Although we have all been disappointed in the Democratic congress it is hard to stress how important it is having these committee chairs. If we didn’t “I don’t recall” who we would have as Attorney General. We would have the Environment and Public Works Committee spewing out climate change denying crap. We would not be having any hearings. We would still be under the rule of far-right crazies. But this will be even more important when (and if) we have a Democratic president in office. But the importance will also depend on the style of that president. In the next two sections Sirota looks at the two remaining Democratic candidates and their styles.
A domineering executive branch under Clinton, however, poses a potential problem, best summed up by one word: triangulation.
The first Clinton administration would position itself against Democrats in Congress when it believed doing so was politically opportune. In a Republican Congress, such triangulation meant the Clinton White House worked with the right to pass initiatives like NAFTA and welfare reform, to name just two.
…Couple Clintonism’s ideological affinity for triangulation with Hillary Clinton’s public defense of corporate lobbyists, and the perils come into full relief. It would be no stretch to imagine a Democratic Congress passing some form of single-payer universal healthcare measure, only to have it crushed by a triangulating Clinton veto (or veto threat).
Fairly harsh. But a good point still. Let’s see what he has to say about Obama.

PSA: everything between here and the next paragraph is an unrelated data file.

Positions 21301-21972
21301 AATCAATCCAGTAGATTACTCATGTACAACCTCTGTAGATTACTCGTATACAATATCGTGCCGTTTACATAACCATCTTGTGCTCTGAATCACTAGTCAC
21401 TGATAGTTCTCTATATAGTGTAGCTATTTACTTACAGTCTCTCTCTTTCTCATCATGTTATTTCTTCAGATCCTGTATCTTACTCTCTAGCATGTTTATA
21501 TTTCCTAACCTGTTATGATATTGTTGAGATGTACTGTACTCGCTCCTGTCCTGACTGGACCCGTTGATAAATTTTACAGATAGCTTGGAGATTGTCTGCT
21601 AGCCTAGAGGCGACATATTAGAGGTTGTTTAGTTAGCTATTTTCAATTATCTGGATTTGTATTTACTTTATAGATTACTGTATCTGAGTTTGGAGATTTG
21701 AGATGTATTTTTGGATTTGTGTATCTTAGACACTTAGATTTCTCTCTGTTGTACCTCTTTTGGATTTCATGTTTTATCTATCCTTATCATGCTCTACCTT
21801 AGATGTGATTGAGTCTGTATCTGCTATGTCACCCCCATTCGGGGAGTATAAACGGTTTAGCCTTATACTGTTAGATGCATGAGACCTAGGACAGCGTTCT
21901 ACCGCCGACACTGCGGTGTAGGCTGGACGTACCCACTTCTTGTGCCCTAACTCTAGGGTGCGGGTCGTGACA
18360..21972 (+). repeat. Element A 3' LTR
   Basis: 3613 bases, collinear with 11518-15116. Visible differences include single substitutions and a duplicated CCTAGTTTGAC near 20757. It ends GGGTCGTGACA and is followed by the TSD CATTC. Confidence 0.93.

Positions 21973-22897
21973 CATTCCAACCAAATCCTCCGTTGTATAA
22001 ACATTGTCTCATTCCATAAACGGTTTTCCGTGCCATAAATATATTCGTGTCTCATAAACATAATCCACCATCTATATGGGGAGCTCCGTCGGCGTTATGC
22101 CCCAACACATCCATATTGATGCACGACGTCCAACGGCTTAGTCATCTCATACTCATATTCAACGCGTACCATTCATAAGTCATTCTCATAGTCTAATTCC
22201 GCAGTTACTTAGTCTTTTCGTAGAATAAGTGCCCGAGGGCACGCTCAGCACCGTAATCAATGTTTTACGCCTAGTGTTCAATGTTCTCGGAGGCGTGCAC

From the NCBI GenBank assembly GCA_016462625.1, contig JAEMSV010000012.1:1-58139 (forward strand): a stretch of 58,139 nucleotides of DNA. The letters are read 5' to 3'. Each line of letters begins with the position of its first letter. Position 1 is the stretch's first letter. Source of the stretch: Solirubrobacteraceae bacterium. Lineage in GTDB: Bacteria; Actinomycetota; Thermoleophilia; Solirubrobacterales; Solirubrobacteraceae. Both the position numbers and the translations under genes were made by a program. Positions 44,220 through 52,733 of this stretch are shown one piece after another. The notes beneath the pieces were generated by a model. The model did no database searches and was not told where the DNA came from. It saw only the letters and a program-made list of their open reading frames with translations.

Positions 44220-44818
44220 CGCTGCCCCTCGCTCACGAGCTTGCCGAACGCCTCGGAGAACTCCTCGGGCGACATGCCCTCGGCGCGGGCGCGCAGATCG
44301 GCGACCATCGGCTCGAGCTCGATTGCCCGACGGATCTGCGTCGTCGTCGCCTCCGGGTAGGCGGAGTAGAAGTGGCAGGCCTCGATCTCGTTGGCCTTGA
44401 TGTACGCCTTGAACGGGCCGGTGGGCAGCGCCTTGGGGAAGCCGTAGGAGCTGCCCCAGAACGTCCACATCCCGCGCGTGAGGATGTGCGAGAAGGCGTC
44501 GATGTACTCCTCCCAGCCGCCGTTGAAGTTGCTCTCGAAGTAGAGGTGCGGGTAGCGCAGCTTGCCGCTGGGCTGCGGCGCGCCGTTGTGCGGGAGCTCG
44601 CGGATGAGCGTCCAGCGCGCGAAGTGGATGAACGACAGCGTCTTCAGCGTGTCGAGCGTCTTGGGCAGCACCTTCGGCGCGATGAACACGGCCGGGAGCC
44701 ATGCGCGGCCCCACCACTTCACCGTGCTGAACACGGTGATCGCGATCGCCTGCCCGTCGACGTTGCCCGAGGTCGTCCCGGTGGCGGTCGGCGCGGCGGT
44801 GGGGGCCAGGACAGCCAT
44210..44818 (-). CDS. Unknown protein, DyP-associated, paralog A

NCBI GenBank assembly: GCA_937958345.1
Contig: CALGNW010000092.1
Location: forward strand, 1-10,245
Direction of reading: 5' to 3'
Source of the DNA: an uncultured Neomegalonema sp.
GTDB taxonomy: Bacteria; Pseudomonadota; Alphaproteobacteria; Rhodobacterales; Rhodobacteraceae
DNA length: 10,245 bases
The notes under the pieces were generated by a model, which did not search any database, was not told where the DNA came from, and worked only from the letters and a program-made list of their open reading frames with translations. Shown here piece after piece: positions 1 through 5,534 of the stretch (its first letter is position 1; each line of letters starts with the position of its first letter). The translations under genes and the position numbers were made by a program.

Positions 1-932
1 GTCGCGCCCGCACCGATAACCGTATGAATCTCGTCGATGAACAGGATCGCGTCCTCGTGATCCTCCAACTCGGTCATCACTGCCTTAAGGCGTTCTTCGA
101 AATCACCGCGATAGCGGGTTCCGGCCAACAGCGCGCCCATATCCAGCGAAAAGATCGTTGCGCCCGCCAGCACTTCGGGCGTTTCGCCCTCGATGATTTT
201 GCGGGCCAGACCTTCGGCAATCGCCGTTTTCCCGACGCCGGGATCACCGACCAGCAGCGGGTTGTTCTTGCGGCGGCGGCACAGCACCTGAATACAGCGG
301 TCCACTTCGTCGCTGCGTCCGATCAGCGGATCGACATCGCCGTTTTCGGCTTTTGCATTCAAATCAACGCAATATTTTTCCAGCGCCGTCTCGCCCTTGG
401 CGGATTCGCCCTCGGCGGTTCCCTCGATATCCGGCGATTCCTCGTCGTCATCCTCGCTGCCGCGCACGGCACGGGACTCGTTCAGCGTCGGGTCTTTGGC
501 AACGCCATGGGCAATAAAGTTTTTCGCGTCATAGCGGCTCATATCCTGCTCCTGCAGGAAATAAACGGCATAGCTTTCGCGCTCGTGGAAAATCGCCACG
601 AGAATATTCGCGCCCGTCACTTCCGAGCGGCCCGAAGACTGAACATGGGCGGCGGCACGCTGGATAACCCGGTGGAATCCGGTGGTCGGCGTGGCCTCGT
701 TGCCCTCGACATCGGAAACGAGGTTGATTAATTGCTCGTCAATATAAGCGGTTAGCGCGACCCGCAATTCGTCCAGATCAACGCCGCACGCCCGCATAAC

Obama: Alinsky and lawmaking
The Nation’s Chris Hayes recently wrote that Obama’s overarching “diagnosis of what’s wrong with politics is the way it is conducted rather than for whom.” Put another way, it’s not the “what” but the “how.” Fix how politics is waged-build a “working majority,” as Obama says-and solutions to big problems will come.
This is a theme of famed activist Saul Alinsky, whose community organizations Obama worked with as a young man in Chicago.
As Alinsky wrote in Rules for Radicals, the best organizers possess “a belief that if people have the power to act in the long run, they will, most of the time, reach the right decisions.” A President Obama would probably apply such a principle to Congress.
This goes directly to a point that I have been trying to make but have failed to articulate as well as David. Barack Obama like Paul Wellstone started out as a community organizer. He believes that the principles of organizing can be applied to governing. He knows you have to in the end sit down at the table and get something done even if you hate the guts of the guy across the table. He would rather have a bunch of like minded people sitting around that table though which is why he talks so much about building a “New American Majority.” David also points out that Obama is not perfect and gives him some heat for it.